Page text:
• inspection
        • shortened lower limb
          • with large acetabular wall fractures, little to no rotational asymmetry is seen
        • posterior dislocation
          • limb is flexed, adducted, internally rotated
        • anterior dislocation
          • limb is flexed, abducted, externally rotated
        • ipsilateral knee
          • ligamentous stability
      • neurovascular
        • may have signs of sciatic nerve injury
  • Imaging
    • Radiographs
      • recommended views
        • AP pelvis, hip series
          • both pre-reduction and post-reduction
        • judet views
          • associated acetabular fracture
        • inlet and outlet views
          • associated pelvic ring injury
    • CT scan
      • indications
        • post reduction to evalute for loose bodies and presence/size of fracture fragments
      • findings
        • femoral head fracture (size, location, comminution)
        • plane of femoral head fracture
        • intra-articular fragments
        • posterior pelvic ring injury
        • impaction
        • acetabular fracture
  • Treatment
    • Nonoperative
      • hip reduction
        • indications
          • acute dislocations
            • reduce hip dislocation within 6 hours
        • outcomes
          • 5-40% incidence of femoral head osteonecrosis
          • increased risk with increased time to reduction
      • TDWB x 4-6 weeks, restrict adduction and internal rotation
        • indications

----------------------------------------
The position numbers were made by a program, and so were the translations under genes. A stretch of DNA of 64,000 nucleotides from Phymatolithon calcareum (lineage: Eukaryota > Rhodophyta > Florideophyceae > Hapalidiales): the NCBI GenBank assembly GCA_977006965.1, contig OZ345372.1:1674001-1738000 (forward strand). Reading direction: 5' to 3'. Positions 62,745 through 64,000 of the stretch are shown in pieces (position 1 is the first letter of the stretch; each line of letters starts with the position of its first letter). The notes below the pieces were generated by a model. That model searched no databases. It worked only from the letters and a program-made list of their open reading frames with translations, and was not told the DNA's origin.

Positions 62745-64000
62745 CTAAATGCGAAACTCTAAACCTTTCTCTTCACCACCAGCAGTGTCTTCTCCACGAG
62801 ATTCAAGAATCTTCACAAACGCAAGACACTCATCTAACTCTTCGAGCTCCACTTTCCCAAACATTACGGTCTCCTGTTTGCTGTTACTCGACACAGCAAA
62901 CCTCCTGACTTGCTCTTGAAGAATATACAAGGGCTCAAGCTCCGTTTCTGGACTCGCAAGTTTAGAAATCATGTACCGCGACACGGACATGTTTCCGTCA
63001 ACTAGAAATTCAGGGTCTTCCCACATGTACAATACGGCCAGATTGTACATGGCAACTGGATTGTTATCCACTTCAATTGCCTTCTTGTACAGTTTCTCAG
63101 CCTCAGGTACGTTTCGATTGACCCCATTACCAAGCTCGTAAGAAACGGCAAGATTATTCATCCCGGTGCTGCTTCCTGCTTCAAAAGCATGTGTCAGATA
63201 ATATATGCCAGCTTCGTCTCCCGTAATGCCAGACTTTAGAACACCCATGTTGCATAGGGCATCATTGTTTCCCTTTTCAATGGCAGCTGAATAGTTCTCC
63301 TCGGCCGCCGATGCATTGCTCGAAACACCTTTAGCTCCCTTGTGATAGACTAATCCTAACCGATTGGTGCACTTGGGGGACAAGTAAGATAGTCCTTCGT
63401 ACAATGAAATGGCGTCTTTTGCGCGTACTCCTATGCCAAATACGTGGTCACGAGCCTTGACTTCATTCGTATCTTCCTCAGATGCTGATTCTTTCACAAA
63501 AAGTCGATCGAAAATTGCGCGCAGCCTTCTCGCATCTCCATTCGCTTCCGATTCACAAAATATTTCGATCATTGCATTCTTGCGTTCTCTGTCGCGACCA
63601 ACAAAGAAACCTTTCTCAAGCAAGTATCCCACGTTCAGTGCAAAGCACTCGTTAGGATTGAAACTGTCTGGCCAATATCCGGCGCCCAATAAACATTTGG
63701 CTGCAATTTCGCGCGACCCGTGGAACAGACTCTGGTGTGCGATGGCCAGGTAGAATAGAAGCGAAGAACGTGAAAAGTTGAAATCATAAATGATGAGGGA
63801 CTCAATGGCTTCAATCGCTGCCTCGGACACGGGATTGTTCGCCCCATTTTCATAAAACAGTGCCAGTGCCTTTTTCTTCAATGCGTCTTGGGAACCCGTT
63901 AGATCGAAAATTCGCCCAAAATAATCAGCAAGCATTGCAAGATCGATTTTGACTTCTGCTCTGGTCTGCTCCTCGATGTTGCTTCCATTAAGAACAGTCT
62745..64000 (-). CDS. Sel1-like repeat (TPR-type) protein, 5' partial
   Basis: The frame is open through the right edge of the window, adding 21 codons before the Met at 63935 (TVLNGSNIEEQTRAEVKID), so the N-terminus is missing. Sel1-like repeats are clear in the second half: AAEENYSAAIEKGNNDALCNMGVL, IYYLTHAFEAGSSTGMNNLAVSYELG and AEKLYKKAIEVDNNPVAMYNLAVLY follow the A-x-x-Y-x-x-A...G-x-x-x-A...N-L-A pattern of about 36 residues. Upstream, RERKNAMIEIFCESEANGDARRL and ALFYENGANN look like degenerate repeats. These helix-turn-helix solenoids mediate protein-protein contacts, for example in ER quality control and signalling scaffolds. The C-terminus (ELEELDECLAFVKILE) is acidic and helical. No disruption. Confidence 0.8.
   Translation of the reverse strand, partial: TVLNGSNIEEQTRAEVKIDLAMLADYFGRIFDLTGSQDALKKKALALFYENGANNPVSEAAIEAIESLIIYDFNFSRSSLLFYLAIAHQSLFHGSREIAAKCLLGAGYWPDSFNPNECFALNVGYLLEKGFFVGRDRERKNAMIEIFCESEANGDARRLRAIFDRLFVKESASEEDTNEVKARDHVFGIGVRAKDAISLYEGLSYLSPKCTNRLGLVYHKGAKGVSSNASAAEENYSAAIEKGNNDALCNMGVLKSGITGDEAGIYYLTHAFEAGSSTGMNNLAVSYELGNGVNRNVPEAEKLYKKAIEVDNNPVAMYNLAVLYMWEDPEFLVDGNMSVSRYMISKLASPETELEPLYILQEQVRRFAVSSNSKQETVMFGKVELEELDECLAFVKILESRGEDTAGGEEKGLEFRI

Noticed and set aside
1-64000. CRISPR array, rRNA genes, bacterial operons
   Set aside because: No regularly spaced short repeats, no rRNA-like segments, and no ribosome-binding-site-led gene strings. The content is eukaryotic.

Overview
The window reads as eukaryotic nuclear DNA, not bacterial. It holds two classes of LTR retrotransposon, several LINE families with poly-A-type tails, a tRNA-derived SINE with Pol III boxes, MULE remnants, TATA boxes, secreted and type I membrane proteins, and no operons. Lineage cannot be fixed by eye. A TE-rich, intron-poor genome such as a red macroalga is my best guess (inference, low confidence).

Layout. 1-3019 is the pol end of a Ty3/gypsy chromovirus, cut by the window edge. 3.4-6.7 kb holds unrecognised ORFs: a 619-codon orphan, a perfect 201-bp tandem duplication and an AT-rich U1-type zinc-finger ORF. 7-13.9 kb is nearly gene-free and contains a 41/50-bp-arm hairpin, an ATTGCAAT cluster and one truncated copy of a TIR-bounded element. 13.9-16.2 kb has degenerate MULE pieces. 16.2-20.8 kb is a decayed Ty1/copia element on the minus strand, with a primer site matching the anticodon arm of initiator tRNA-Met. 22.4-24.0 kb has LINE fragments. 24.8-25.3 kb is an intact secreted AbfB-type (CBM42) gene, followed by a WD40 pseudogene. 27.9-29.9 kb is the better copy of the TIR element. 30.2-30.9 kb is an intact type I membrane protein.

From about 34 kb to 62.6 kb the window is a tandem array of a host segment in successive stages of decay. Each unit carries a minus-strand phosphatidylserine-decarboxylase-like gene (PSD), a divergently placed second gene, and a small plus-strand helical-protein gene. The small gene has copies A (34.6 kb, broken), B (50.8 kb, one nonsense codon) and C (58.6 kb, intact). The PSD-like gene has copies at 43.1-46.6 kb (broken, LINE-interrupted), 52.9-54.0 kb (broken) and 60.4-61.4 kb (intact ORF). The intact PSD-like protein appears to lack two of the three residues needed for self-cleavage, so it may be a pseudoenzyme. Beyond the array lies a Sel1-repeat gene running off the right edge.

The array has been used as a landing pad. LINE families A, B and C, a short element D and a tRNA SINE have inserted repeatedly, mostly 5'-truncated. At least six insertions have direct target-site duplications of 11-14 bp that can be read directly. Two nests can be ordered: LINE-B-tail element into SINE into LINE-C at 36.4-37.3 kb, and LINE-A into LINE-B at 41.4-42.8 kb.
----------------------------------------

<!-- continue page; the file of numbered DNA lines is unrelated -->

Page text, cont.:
• Pipkin I
          • nondisplaced Pipkin II with < 1 mm step off
          • no interposed fragments
          • stable hip joint
        • outcomes
          • satisfactory results if <1mm step off
            • serial radiographs required
          • development of post-traumatic arthritis based on joint incongruity and initial cartilage damage
    • Operative
      • ORIF
        • indications
          • Pipkin II with > 1 mm step off
          • if performing removal of loose bodies in the joint
          • associated neck or acetabular fx (Pipkin type III and IV)
          • polytrauma
          • irreducible fracture-dislocation
          • Pipkin IV
            • treatment dictated by characteristics of acetabular fracture
            • small posterior wall fragments can be treated nonsurgically and suprafoveal fractures can then be treated through an anterior approach
        • outcomes
          • outcomes mimic those of their associated injuries (hip dislocations and femoral neck fractures)
            • high rate of AVN and catastrophic failure following ORIF of Pipkin III injuries 
          • poorer outcomes associated with
            • use of posterior (Kocher-Langenbeck) approach
            • use of 3.0mm cannulated screws with washers
      • arthroplasty
        • indications
          • Pipkin I, II (displaced), III, and IV in older patients